President Joe Biden has spoken up to defend the right of Amazon workers to organize. Workers at a distribution center in Alabama are trying to form a union and the company is doing its best to thwart that effort. Biden did not tell workers they should form a union, only that they have a right to do so. The rest of us can refuse to use Amazon until they stop their union-busting tactics.
Last week, I wrote about the need to return veracity to our public discourse, which led some prominent conservatives to tweet that I was calling for the suppression of political speech, which I wasn't. I was asking responsible media outlets to be willing to end an interview when someone repeatedly lies about something that is incontrovertible. This story in yesterday's Washington Post illustrates the problem: Some conservative commentators and Republican politicians are trying to rewrite the events of Jan. 6. I thought conservatives were supposed to care about fundamental virtues like truthfulness.
Speaking of conservatives being inconsistent, Erika Bachiochi of the Ethics and Public Policy Center took to the pages of America magazine to argue that the Equality Act would favor abortion over pregnancy, undercutting the neutrality sought by the Pregnancy Discrimination Act. Her reasoning is off, however. What matters to an employer is not the cost of an abortion — or the cost of childbirth — but the availability of a person for work. Bachiochi clearly wants the law to disfavor abortion, as do I, but I wish she would just own up to that rather than suggesting the Equality Act will tip the scales.
Relatedly, the Church of Jesus Christ of Latter-day Saints issued a statement reiterating its opposition to the Equality Act. But, unlike the U.S. Conference of Catholic Bishops, the Mormon church goes further, voicing support for an alternative that advances both LGBT rights and respects the rights of religious organizations whose teachings are more traditional. It tells you a lot about both the gay rights organizations and the Catholic bishops' conference that this attempt by the Mormon church at a good faith compromise was deemed unacceptable by both of them. Culture warriors demand zero-sum outcomes.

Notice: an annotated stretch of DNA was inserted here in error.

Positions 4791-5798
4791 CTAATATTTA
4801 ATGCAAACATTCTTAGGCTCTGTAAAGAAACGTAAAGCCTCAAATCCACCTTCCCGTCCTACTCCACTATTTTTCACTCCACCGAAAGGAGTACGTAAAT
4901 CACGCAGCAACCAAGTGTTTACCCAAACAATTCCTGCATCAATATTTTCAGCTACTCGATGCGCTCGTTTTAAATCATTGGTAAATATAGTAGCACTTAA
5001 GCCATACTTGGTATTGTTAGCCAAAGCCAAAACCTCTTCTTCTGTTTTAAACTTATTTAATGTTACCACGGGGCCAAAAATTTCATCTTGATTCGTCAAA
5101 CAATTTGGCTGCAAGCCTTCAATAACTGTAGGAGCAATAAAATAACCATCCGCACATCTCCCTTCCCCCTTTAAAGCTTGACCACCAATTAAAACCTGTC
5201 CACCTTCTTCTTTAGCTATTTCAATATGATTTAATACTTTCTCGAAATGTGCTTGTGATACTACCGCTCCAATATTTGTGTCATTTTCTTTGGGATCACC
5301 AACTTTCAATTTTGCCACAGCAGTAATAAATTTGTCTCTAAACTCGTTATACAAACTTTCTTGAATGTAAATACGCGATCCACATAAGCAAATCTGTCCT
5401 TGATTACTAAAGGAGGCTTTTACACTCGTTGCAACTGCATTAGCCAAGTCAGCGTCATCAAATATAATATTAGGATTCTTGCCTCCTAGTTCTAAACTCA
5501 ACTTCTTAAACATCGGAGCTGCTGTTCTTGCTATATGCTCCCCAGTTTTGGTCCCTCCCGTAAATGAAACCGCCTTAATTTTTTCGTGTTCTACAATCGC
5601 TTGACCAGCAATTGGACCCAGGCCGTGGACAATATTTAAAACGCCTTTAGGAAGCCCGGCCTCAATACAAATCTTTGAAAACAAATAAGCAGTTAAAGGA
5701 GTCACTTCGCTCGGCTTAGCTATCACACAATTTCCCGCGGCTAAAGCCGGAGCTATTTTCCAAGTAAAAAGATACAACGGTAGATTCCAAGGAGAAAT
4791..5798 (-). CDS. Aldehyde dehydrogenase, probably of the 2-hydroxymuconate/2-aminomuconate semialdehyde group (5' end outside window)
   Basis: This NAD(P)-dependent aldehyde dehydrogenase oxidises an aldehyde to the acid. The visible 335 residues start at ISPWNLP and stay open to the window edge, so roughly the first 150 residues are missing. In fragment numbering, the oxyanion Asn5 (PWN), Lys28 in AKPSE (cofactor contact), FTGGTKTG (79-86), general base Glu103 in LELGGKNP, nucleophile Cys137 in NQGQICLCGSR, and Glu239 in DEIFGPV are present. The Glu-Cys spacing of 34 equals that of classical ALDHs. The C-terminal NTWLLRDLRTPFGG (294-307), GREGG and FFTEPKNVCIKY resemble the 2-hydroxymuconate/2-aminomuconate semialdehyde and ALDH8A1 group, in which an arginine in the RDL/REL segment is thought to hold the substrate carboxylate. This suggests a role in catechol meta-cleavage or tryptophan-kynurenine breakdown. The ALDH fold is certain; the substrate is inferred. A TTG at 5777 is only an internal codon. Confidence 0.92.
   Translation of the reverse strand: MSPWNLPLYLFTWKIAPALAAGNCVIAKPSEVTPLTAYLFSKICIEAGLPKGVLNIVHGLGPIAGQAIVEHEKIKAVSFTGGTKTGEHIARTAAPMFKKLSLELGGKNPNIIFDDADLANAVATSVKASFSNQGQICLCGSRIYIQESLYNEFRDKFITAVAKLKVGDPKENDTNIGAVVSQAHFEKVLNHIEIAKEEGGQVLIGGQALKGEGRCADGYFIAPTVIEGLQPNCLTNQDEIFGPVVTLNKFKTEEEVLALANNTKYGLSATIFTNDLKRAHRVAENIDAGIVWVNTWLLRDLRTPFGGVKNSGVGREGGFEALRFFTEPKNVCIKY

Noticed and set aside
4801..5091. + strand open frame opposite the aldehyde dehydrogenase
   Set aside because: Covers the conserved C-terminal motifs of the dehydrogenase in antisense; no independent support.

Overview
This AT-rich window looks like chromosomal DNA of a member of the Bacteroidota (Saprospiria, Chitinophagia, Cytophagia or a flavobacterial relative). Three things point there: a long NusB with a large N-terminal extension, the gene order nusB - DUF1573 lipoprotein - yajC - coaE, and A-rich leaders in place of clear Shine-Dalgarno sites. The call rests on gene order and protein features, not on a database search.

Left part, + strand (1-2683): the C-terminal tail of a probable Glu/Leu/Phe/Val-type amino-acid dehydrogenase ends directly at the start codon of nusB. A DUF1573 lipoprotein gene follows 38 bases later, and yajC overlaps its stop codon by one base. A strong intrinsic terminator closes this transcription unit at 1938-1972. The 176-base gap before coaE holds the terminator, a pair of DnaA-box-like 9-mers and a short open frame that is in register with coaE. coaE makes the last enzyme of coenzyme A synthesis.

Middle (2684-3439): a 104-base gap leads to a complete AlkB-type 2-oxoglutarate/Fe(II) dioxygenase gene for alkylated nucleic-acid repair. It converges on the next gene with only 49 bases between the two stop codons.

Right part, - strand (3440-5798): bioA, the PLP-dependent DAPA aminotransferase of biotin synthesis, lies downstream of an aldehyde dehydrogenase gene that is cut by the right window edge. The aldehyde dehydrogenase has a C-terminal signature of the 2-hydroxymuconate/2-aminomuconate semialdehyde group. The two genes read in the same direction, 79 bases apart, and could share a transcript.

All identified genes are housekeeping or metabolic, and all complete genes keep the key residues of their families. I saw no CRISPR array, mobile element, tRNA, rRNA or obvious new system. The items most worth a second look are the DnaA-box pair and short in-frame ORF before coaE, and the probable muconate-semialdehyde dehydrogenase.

At The New York Times, Nicholas Kristoff complains that Biden is not doing enough to punish Mohammed bin Salman, the Saudi crown prince, for his involvement in the murder of Jamal Khashoggi. Biden "appears ready to let the murderer walk," according to Kristoff. I understand his anger, but what exactly is Biden supposed to do? The Saudis have been repugnant but necessary allies for decades. The U.S. government has no jurisdiction in this case. MBS is a thug, with thugs all around, in Iran and Syria and Russia and China. The goals of U.S. policy in the region need to be modest. Destabilizing the region because of Khashoggi's murder would be both unwise and unjust.
The Cuban regime is not as secure as it once was, and that is a recipe for desperation. The suffering on the island remains great. Something is going to give, and the only thing we can do is hope it is peaceful.
From the Greek Reporter, a profile of Giorgos Hatziparaskos, an 86-year-old baker in Crete who is one of the last people to make phyllo dough by hand. When I was 12, I spent a summer in Greece and our apartment was over a tavern, so I learned early what a challenge it is to work with phyllo. But to make it from scratch? Amazing.